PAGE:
In Marisa Mangani’s inspiring memoir, Mise en Place—Memoir of a Girl Chef, a young girl finds her purpose in the kitchen. Her love affair with food transforms into a full-fledged career as a chef and kitchen designer. Mangani defied the restrictions placed on her in the male-dominated arena of restaurant kitchens and learned to thrive, not just survive. Now, as she embarks on the new adventure of running her own kitchen-design business, she’s bringing her writing life along for future projects.
Food for so many people is a source of comfort or shame. What made you turn to food as self-expression?
As a young girl, I’d always felt I wasn’t good at anything. When I got my first job in a restaurant at 14, the organizing, cutting, prepping, and cooking meals were all skills I excelled at. A few years later, I was taught the basics of French cooking—and then no one could slow me down!
You mention finding balance in life a lot. Is there one recipe that reflects the balance you seek to establish in your own life?
I’m not a follower of recipes really, but there have been dishes in certain stages of my life that fed into the balance I was seeking at the time. In my youth it was shrimp and pasta, and many iterations of it. Later, in New Orleans, I would strive for the perfect brown roux for gumbo, gleefully sweating my way through it. Now, in my older years, I prepare coq au vin every June to celebrate Anthony
Bourdain’s life and his favorite dish. When my daughter is around, we drink an insanely expensive bottle of cabernet or two and cry together. At 62, that is balance, if you ask me.
What is the biggest lesson you’ve learned working in male-dominated industries?
It’s important for a woman to showcase what she is good at, no matter what. Brains before brawn, baby.
As a kitchen designer, what are the top three tips for creating a functional and organized kitchen?
One, research the operation—listen to the client’s vision extensively before putting pencil to paper. Exercise a skill that is dying in this digital world: listening. Two, the design needs to follow the flow of the food—from receiving, to storage, to prep, to production, to distribution, back to dishwashing, with no wasted steps. Three, mentally work each station to ensure enough storage, refrigeration, and prep—and, for God’s sake, put a dump sink in the beverage counter for the poor servers.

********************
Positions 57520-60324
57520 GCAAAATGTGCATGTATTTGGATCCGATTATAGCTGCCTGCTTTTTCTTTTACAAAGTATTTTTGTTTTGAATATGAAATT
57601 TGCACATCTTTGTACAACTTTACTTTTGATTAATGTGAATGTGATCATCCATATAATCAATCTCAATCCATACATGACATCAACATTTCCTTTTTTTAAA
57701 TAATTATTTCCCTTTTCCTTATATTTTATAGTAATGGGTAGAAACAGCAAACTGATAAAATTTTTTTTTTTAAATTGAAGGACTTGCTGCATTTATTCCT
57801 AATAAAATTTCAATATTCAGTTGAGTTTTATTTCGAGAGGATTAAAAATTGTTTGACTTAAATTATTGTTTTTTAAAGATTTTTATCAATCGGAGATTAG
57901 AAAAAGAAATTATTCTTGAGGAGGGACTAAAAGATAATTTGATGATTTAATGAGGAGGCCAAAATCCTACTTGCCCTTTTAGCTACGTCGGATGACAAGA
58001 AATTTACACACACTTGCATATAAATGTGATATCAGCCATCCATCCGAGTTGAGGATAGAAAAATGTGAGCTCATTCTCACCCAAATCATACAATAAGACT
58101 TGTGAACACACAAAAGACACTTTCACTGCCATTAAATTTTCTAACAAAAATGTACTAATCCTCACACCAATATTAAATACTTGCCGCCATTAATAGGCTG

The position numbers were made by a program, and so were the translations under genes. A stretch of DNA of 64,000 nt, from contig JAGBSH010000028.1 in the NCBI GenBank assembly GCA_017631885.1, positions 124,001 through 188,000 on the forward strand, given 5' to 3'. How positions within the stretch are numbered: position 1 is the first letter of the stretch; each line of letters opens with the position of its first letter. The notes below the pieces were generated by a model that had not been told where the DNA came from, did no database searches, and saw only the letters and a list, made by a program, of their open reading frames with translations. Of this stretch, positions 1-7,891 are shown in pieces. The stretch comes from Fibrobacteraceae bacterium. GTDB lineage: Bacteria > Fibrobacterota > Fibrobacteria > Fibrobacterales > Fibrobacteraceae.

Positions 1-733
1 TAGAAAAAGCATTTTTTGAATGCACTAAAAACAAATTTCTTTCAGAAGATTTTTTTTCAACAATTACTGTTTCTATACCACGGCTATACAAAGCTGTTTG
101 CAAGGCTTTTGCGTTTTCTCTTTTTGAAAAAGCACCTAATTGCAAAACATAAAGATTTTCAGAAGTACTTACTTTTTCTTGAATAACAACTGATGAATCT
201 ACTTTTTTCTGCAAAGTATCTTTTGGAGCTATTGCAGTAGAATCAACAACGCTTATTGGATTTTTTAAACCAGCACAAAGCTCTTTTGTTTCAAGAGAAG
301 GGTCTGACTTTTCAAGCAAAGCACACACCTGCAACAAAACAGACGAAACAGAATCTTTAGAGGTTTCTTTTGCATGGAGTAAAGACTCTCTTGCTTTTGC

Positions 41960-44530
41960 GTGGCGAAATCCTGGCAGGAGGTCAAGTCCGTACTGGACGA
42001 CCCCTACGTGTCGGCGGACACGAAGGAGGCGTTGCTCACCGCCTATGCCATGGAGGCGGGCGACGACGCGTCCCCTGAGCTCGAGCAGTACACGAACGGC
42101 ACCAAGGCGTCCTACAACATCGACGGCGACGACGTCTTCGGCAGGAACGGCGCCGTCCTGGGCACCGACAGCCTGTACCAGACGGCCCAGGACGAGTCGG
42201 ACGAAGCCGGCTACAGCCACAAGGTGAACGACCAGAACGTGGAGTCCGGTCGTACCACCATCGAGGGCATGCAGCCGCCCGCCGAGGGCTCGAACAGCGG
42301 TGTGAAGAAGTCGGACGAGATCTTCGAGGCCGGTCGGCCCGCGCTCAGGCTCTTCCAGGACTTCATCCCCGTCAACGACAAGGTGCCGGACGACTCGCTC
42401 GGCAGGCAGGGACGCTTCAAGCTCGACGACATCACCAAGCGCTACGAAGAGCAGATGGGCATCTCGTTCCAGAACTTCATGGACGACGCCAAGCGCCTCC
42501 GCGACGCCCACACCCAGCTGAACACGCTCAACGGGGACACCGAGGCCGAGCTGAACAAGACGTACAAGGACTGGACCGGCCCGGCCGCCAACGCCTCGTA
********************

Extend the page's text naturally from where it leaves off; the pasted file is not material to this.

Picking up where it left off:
What do you hope readers might gain from your memoir?
I hope readers can get motivated about their own dreams. If I can do it, anyone can. Work at it: plow through the shit of life to get where you want to go if you have to. That’s what we’re here for, I think.
With such a remarkable reputation in the restaurant world, what made you decide to self-publish?
My manuscript had languished for years in the land of query and rejection. Then, after 27 years my kitchen designer job was slipping away—the strings were pulled from that tidy carpet I’d built as my foundation. Then I came into some money, and said: “Fuck it, it’s bucket list time.”
Did you use a hybrid publisher? And what has been your experience in getting your book out to readers?
Yes, I used a hybrid publisher. And, as the lit world promised, it is up to me to market, get reviews, sell books, etc. My publisher set up the Amazon ads and optimization, and I am feverishly researching all the book this and book that on the internet in my little spare time.
The good news is I’d always wanted my career life and my writing life to converge, because I felt like I was living a double life, working by day and writing in the mornings. Now my two purposes are converging: Mise en Place, the memoir, and Mise en Place Design are two sides to my Sybil face. So I’ll continue to work hard at both, and good things should come.
Many writers have books they want to write beyond the ones they have published. Are there other books on your heart you hope to publish?
I love writing personal essays, so probably a book of essays: that way I can record a lot of life’s foibles swiftly!
If you could go back in time to redo a chapter of your life, which one would it be? What would you do differently?
There’re many instances in my life when I wished I’d made different choices at the time. But, in retrospect, the choices I made led to wonderful things, so I can’t really want any do-overs. However, I can point to something more recent that’s not in the book. In 2019 I was on a business trip with my boss in Michigan and, after our meetings, I drank two martinis out of stress about the news that he’d sold the company to a man not in our industry. I normally don’t drink martinis and got quite buzzed. That head-spin marks when I wished I’d made the decision to open my own company instead of hanging on for the three years of hell that were to come. I did start my business, four months ago—my final snub to the patriarchy—and it’s exhilarating but unfortunate that life had to bang my head against the wall for three horrible and pointless years in order to get me to do it. The picture of me and my stupid martini popped up on Facebook not too long ago, and I said to myself, “That was the moment I should not have smiled and nodded and drank gin. Well, no more martinis for me.
Who in the restaurant world inspires you the most to keep going when you’re feeling discouraged?
Hands down, Anthony Bourdain—RIP.